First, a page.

After searching all season for a leadoff hitter, LSU baseball coach Paul Mainieri had a hunch about the fourth player to get that opportunity in his team’s first 30 games.

Actually, it was more than a hunch.

Mainieri remembered how he watched junior-college transfer Sean McMullen, a left-handed hitter, hit home runs off former LSU pitcher Jordan Rittiner, a southpaw, when they were in high school in New Orleans.

So when Mainieri didn’t get the production he was looking for from the first spot in his batting order, he gave McMullen a shot against right-handers in the final two games of the Missouri series last weekend.

When McMullen went 3-for-7 with a walk and two RBIs, he was given the litmus test: hitting against Kentucky’s trio of lefties in the Southeastern Conference series that started Friday in Alex Box Stadium.

It was actually the second chance for McMullen, a former Brother Martin High School standout who led off the past two seasons for Joe Scheuermann at Delgado Community College.

Mainieri gave him a shot in fall intrasquad games, thinking he would feel more comfortable there after struggling in the middle of the order.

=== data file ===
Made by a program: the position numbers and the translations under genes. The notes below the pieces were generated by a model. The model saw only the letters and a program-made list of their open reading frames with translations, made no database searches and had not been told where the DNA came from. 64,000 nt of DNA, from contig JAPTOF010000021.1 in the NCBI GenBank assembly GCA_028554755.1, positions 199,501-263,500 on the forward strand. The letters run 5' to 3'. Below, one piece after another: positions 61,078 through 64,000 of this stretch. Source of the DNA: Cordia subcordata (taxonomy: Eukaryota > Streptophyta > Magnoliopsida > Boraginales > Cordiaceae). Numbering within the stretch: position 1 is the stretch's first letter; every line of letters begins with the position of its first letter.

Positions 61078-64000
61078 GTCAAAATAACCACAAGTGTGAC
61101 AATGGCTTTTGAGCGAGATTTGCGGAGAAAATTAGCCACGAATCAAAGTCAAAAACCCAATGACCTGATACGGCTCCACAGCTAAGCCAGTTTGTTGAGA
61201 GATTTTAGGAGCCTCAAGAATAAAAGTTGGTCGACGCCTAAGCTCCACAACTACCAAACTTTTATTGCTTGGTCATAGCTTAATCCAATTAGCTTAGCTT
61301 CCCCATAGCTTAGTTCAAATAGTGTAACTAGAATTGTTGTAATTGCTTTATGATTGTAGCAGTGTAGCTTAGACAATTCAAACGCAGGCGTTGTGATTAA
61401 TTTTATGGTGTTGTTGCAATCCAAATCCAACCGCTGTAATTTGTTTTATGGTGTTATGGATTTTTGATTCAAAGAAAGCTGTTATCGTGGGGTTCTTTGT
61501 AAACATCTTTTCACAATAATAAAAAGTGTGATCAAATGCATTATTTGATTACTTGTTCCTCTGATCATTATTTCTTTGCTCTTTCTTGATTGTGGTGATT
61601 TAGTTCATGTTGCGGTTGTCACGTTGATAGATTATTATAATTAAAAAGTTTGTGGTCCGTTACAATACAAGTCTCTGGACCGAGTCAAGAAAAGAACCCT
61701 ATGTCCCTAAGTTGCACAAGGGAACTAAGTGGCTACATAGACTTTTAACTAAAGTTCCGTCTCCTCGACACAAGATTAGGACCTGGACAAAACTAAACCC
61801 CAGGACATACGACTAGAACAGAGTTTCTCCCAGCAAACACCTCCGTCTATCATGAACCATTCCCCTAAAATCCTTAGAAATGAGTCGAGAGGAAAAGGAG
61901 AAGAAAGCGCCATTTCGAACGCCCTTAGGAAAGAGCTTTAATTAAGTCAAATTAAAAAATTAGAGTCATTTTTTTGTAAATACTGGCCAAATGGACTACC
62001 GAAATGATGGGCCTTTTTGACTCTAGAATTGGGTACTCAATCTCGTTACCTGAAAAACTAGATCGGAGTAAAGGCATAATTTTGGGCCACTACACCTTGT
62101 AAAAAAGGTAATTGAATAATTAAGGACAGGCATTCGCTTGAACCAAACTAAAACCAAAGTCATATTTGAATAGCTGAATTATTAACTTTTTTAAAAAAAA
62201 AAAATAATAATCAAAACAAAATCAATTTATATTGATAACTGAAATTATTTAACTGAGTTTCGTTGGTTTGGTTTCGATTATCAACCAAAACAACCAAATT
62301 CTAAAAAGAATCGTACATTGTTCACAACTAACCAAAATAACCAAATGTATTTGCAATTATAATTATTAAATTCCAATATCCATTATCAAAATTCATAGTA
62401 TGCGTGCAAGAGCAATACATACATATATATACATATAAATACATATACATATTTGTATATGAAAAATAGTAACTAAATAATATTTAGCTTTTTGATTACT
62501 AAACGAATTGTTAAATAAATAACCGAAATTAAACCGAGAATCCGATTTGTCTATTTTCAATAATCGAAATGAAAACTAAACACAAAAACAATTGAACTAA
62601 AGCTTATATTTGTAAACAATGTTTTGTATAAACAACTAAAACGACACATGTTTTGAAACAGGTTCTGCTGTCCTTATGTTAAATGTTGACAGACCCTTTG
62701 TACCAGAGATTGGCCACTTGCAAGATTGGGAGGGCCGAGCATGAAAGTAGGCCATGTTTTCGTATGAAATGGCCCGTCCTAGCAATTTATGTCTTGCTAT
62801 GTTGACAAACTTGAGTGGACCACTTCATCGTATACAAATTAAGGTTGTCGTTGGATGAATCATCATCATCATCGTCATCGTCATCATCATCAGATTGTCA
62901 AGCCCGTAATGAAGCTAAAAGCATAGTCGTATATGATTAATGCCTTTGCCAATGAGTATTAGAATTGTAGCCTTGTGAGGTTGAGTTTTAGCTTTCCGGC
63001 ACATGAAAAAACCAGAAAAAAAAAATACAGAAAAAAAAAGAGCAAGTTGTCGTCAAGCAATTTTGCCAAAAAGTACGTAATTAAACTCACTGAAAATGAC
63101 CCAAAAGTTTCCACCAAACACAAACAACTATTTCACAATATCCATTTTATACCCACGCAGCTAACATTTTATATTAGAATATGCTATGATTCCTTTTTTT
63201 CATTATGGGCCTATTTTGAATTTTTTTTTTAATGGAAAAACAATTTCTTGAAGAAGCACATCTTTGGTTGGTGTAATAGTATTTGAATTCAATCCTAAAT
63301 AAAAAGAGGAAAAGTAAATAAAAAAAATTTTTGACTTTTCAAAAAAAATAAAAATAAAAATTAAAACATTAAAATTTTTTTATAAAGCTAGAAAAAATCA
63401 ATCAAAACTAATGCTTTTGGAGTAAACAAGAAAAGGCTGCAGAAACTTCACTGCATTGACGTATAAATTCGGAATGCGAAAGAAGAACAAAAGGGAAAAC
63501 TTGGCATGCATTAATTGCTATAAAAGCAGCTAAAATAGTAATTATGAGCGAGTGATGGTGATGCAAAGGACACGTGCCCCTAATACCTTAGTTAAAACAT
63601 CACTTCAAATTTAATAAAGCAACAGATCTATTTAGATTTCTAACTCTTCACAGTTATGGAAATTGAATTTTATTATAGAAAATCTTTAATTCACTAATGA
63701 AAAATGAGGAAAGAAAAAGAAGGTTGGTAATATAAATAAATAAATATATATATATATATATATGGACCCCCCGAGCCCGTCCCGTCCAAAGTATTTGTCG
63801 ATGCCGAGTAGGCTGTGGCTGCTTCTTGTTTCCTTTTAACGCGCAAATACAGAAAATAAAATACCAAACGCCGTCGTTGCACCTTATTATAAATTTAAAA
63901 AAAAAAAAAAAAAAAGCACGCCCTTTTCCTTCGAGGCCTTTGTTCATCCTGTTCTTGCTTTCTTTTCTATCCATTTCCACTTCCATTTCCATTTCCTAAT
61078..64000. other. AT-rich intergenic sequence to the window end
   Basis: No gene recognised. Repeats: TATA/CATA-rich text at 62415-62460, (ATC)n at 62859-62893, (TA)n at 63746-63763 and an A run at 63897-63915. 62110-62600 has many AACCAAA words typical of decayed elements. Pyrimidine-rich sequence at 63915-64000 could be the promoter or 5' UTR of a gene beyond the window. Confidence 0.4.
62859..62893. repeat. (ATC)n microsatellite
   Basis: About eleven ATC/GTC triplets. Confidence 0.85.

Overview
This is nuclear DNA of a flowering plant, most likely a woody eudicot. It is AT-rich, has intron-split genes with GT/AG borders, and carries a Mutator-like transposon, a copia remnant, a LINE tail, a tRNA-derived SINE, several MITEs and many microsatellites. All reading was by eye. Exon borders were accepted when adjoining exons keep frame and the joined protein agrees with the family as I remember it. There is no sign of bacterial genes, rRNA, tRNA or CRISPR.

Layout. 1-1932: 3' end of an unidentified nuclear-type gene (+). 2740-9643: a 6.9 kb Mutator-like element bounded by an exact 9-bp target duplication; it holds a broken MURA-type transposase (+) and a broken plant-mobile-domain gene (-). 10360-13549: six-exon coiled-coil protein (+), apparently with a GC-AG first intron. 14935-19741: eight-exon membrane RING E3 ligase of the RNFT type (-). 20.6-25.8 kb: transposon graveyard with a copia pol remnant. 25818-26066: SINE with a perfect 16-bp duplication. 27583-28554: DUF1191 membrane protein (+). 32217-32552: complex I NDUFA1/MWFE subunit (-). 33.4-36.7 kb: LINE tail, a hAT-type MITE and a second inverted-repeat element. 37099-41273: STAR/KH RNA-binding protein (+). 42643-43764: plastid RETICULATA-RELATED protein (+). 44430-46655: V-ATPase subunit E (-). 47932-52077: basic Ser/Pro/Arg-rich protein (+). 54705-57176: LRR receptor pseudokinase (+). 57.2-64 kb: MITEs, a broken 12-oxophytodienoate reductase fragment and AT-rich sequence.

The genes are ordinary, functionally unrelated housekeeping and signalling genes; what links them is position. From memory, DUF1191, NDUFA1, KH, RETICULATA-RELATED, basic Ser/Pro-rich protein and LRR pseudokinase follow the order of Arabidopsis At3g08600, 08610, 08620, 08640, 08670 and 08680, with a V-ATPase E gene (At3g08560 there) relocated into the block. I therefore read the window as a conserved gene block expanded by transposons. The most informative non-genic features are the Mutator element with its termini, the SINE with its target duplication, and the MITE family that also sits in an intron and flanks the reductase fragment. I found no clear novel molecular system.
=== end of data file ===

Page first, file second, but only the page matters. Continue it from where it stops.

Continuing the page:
“He started swinging the bat a little better, but he just didn’t maintain it enough to open the season as a starting player,” Mainieri said this week. “As time has gone on, he’s settled in and become more comfortable. I just have a sense that that kid is ready to blossom and become a real asset for us.”

McMullen has proved Mainieri right in the first two games against No. 9 Kentucky.

He was 1-for-3 with a sacrifice fly Friday night, with the hit and RBI coming against left-handers in an 11-1 rout of the Wildcats.

Saturday night, he sparked two productive innings with his first two-double game in LSU’s 9-1 victory.

McMullen keyed a four-run third inning with a leadoff double to right field, and his ringing double to left-center in the fourth drove in the Tigers’ sixth run, which was more than enough for starter Ryan Eades, and also drew a walk.

“I’m really just getting at-bats and seeing pitches,” McMullen said. “I’m comfortable up there, and I’m not feeling any pressure.

“I’m just trying to play my own game. I’m just as comfortable hitting lefties as I am against right-handers.”

For the two games, McMullen is 3-for-6 with two doubles, two RBIs and two runs — all against lefties.

He’s also been hit by a pitch twice and gotten on base six times, which is exactly what a leadoff hitter is supposed to do.

“I feel like Sean is ready for it all. … I think he’s got his feet firmly on the ground,” Mainieri said. “The game has slowed down for him. He’s much more sure of himself.

“I can see every day in practice he’s starting to carry himself with more confidence. In batting practice, his bat is a little quicker and he’s making consistent contact. I just had a gut feeling that maybe it’s time.”